68%upbeat attitude. (“At least he got me a gift….”)
While we all want to find a present our partner will love, we also need to pick something appropriate for the stage that our relationship is at. A recent Match.com survey found that most Canadians think that you should only get someone a holiday gift if you’ve been dating for over a month and that you should spend between $50 and $75. Once you’ve been serious for at least six months, expect to spend $75 or more.
“If you haven’t been together long, focus on your new partner’s hobbies and the fun things you’ve shared,” says shopping expert Lisa Tant, who is also vice-president of exclusive services for Holt Renfrew. “Create an experience, like a night out at the movies or a certificate to a wine bar.” For a long-time love, Tant suggests that partners swap lists of hints, like reminders of favourite sweets or go-to designers (Louboutin, perhaps?) and also include sizes. “My partner loves it when I help him, and then everyone is happy,” she says. FOR YOUR BEST FRIENDS… When you have shared clothes, secrets and too many episodes of Girls, the giftgiving bar is set pretty high. Up your game by going for a gift that they’ll use every day—like a classic schoolboy blazer—instead of a special-occasions-only item. In a 2014 paper published in the Journal of Consumer Research, experimenters selected pairs of friends and asked one to gift the other with either a high-status or a more practical present. The gift-giver usually preferred to give the fancier choice, while the receiver was usually happier to get the sensible option. What’s more, the recipient thought the practical gift indicated that the giver cared more about her.
Still, Tant notes, gifts are meant to be indulgent. “Especially if the recipient rarely treats herself,” she says. She advises choosing something luxurious that you know the person will use: If your best friend loves sporting a red lip but sticks to a drugstore brand, get her a classic Chanel tube. FOR YOUR EXTENDED FAMILY… A good gift can help ease tensions when families (and spiked eggnog) get together. A 2014 study in the Journal of Consumer Research concluded that when we shop for multiple recipients, we focus on getting each person a unique gift instead of getting them what they’d like most. According to the study, different gifts may seem more thoughtful to us, but it doesn’t mean that they’ll be more appreciated. For example, your cousin may not FOR YOUR WORK COLLEAGUES… Like it or not, most of us spend more time with our co-workers than with our partners (unless, of course, you’ve hooked up with someone at work—no judgment). Spherion, a staffing company, surveyed over 900 employees on their gift-giving habits. Fifty-two percent of people planned to give gifts at work, whether to their co-workers (36 percent), boss (27 percent) or staff (9 percent). When giving to co-workers, 58 percent of respondents said they had never spent more than $25 on a gift. Before you buy something for the higher-ups, note that the majority of people felt that presents were given in order to “suck up.” Fifteen percent of men (and 6 percent of women) even confessed to spending more on a boss’ present to outshine co-workers.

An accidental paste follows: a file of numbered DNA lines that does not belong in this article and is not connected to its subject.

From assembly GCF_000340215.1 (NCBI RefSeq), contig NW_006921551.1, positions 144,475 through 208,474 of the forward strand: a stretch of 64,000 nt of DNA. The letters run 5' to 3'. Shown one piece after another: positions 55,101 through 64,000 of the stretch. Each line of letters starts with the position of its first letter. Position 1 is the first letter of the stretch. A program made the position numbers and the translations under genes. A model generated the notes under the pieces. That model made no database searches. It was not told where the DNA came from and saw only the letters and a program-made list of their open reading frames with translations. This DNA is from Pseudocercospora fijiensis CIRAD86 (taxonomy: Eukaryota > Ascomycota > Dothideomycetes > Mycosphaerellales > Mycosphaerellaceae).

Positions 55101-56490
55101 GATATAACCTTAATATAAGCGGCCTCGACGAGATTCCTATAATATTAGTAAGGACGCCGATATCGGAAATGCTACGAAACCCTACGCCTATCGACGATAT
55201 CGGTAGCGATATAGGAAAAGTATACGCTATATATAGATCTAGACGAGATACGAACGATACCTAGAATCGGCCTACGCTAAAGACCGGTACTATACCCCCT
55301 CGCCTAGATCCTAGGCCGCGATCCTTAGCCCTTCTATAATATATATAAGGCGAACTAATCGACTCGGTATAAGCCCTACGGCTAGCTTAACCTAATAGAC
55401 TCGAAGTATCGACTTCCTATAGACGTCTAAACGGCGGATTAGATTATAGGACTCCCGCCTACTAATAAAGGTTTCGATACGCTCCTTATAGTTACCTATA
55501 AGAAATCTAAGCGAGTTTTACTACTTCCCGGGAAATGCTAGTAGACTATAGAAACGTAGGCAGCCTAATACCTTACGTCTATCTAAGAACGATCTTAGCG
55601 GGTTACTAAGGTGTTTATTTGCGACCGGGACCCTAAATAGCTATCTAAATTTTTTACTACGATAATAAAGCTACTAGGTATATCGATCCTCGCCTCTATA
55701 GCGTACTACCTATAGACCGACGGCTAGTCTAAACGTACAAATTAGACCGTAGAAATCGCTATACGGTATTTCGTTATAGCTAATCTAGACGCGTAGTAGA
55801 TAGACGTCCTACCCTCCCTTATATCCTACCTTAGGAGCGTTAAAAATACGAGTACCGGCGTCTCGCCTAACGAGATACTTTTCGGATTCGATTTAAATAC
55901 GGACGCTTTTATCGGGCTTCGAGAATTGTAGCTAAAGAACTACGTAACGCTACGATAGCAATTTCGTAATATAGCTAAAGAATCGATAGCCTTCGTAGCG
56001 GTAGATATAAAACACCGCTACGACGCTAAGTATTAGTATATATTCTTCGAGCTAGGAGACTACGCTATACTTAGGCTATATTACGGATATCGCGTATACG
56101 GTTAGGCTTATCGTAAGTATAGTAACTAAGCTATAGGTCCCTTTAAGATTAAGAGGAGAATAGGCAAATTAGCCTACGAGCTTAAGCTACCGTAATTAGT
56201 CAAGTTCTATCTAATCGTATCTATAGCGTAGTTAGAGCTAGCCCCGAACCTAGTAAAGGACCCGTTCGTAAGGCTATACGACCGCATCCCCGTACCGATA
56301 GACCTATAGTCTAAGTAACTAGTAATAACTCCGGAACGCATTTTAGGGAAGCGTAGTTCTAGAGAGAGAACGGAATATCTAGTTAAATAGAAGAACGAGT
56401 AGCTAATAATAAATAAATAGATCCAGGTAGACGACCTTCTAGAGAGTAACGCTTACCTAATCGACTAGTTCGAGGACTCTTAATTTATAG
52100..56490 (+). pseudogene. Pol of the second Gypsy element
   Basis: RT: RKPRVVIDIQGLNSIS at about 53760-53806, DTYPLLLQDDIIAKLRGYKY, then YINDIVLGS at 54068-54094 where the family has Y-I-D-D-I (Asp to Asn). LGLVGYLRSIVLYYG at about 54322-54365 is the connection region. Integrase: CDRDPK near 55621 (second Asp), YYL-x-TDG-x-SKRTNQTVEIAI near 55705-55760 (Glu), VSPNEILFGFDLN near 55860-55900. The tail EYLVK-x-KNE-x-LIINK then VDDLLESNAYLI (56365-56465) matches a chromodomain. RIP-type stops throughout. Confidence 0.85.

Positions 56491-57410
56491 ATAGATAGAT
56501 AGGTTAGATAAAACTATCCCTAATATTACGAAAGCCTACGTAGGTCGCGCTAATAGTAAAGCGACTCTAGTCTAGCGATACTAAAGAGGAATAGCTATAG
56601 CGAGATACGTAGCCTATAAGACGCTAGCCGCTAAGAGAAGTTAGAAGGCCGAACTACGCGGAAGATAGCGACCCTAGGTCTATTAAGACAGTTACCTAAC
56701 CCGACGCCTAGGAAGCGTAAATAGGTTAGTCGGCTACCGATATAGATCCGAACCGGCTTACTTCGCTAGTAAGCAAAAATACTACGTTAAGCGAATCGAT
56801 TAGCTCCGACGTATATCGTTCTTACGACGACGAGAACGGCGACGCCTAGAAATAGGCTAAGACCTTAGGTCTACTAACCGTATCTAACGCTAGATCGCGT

Tant’s approach is to give small but thoughtful gifts to co-workers and managers. “I try to find out their favourite sweet or savoury treat and then add a heartfelt note. Giving a large or expensive gift is inappropriate and makes everyone feel uncomfortable,” she says.